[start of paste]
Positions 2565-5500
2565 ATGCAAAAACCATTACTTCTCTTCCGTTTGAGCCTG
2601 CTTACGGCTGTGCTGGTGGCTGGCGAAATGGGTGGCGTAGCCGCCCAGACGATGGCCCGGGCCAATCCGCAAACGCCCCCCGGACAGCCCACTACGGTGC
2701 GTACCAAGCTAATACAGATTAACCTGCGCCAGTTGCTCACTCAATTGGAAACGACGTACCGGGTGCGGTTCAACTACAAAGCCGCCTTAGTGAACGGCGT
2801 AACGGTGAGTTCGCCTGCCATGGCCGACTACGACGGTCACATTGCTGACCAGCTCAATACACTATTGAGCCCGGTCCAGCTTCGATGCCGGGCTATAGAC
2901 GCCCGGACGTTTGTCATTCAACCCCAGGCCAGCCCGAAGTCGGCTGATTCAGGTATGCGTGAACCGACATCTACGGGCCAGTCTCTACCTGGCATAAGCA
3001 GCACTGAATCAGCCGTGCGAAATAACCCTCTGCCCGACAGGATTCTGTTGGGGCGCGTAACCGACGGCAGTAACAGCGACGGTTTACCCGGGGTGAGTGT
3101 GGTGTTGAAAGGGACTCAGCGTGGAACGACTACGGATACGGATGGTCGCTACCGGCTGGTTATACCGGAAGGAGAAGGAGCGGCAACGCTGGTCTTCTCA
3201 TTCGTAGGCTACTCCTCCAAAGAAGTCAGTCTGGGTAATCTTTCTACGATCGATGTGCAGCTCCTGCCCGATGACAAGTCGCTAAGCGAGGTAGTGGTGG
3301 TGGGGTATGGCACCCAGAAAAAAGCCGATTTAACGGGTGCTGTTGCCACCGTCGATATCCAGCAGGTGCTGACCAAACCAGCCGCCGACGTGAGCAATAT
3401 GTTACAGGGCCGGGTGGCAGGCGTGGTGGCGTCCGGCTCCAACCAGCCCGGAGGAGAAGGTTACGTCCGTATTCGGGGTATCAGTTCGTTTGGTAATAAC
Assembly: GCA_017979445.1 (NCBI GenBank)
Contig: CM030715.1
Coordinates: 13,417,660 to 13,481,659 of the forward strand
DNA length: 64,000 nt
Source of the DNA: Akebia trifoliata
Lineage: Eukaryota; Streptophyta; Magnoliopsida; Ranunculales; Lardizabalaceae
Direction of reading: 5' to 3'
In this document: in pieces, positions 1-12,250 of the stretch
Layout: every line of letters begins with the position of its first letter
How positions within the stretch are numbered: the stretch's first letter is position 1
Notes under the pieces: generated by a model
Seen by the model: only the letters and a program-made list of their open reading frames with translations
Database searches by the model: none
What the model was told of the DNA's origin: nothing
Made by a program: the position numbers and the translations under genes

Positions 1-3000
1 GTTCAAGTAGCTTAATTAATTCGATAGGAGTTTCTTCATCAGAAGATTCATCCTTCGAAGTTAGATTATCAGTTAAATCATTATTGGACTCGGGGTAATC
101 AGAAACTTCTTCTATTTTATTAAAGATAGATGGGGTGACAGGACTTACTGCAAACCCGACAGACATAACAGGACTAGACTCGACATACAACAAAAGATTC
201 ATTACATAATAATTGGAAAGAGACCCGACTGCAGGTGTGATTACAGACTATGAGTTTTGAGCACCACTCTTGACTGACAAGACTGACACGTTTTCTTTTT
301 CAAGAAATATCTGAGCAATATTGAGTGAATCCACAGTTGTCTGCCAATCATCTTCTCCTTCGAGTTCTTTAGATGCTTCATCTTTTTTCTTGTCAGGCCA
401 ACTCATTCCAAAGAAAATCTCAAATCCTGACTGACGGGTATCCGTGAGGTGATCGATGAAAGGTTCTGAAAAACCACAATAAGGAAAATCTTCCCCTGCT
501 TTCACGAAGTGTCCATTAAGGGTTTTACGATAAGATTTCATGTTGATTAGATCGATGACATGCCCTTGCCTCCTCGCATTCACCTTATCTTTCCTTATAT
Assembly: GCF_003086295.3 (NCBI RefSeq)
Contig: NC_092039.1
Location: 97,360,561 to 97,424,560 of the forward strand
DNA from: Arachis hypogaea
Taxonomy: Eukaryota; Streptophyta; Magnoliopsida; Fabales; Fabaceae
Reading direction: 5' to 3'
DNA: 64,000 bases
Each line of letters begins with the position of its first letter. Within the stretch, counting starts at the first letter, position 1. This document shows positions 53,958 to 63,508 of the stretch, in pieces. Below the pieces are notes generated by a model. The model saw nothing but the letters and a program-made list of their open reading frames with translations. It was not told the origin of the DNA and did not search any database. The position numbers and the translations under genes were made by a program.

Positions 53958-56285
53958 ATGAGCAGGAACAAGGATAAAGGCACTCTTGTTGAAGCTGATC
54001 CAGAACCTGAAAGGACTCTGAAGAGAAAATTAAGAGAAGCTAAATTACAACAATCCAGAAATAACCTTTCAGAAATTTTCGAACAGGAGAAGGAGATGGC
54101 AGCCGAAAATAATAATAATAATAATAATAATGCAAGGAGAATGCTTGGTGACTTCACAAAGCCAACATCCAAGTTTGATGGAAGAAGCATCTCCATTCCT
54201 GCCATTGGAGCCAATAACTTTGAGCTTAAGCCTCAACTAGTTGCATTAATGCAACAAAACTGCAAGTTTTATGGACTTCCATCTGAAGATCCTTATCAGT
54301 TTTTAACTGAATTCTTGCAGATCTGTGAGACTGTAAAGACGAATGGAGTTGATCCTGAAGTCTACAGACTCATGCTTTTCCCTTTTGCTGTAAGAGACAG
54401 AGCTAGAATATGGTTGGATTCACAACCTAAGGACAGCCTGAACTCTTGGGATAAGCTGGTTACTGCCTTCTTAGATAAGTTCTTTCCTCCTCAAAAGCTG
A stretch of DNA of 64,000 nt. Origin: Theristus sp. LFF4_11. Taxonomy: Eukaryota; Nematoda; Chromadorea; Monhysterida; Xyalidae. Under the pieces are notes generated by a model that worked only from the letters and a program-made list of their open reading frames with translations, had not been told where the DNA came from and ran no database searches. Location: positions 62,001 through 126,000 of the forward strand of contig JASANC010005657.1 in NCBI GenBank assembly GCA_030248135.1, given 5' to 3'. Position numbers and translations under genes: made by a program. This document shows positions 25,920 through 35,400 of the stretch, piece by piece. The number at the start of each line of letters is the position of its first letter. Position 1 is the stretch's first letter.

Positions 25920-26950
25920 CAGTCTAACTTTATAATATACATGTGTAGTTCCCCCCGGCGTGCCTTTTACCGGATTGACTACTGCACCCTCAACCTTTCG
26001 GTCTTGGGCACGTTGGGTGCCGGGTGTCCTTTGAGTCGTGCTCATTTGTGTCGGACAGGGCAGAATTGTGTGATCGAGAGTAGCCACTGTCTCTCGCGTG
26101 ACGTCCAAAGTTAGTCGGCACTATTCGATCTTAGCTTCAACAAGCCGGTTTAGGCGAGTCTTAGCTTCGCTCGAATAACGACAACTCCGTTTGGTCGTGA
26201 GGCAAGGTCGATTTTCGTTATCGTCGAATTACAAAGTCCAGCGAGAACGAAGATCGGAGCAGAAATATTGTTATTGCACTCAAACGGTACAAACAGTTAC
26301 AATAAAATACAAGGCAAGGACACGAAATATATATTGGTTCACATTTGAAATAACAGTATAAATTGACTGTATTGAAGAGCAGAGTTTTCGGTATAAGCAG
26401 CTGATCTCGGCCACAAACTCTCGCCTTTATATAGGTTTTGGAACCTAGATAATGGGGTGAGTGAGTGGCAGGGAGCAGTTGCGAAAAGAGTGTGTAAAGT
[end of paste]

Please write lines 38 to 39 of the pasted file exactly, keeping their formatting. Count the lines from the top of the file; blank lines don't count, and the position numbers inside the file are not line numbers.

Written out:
Taxonomy: Eukaryota; Streptophyta; Magnoliopsida; Fabales; Fabaceae
Reading direction: 5' to 3'